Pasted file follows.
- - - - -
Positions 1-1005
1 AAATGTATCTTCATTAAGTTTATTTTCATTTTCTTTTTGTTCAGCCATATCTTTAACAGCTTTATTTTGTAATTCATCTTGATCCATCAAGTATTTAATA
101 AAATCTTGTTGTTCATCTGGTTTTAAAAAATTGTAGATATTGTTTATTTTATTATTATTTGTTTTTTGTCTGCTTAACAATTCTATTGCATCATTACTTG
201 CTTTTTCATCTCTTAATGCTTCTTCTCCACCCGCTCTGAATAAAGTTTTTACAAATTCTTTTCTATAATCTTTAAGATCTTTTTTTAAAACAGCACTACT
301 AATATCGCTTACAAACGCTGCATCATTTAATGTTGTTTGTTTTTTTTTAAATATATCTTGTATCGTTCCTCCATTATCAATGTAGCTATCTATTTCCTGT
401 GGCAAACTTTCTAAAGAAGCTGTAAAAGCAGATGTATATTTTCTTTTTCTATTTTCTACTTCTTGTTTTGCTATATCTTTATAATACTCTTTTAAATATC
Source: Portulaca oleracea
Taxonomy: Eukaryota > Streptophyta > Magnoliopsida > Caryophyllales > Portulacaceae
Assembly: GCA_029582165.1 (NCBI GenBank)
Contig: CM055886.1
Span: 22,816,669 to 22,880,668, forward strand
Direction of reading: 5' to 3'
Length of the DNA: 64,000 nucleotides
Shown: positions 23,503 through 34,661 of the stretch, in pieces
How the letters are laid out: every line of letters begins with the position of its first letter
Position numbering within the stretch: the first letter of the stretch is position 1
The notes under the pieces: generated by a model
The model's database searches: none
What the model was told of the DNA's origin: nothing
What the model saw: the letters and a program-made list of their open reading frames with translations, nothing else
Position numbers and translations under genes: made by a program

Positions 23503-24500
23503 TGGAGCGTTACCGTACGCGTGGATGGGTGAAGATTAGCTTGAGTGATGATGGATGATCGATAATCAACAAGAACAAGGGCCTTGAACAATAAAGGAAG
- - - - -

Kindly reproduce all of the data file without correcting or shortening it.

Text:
Positions 1-1005
1 AAATGTATCTTCATTAAGTTTATTTTCATTTTCTTTTTGTTCAGCCATATCTTTAACAGCTTTATTTTGTAATTCATCTTGATCCATCAAGTATTTAATA
101 AAATCTTGTTGTTCATCTGGTTTTAAAAAATTGTAGATATTGTTTATTTTATTATTATTTGTTTTTTGTCTGCTTAACAATTCTATTGCATCATTACTTG
201 CTTTTTCATCTCTTAATGCTTCTTCTCCACCCGCTCTGAATAAAGTTTTTACAAATTCTTTTCTATAATCTTTAAGATCTTTTTTTAAAACAGCACTACT
301 AATATCGCTTACAAACGCTGCATCATTTAATGTTGTTTGTTTTTTTTTAAATATATCTTGTATCGTTCCTCCATTATCAATGTAGCTATCTATTTCCTGT
401 GGCAAACTTTCTAAAGAAGCTGTAAAAGCAGATGTATATTTTCTTTTTCTATTTTCTACTTCTTGTTTTGCTATATCTTTATAATACTCTTTTAAATATC
Source: Portulaca oleracea
Taxonomy: Eukaryota > Streptophyta > Magnoliopsida > Caryophyllales > Portulacaceae
Assembly: GCA_029582165.1 (NCBI GenBank)
Contig: CM055886.1
Span: 22,816,669 to 22,880,668, forward strand
Direction of reading: 5' to 3'
Length of the DNA: 64,000 nucleotides
Shown: positions 23,503 through 34,661 of the stretch, in pieces
How the letters are laid out: every line of letters begins with the position of its first letter
Position numbering within the stretch: the first letter of the stretch is position 1
The notes under the pieces: generated by a model
The model's database searches: none
What the model was told of the DNA's origin: nothing
What the model saw: the letters and a program-made list of their open reading frames with translations, nothing else
Position numbers and translations under genes: made by a program

Positions 23503-24500
23503 TGGAGCGTTACCGTACGCGTGGATGGGTGAAGATTAGCTTGAGTGATGATGGATGATCGATAATCAACAAGAACAAGGGCCTTGAACAATAAAGGAAG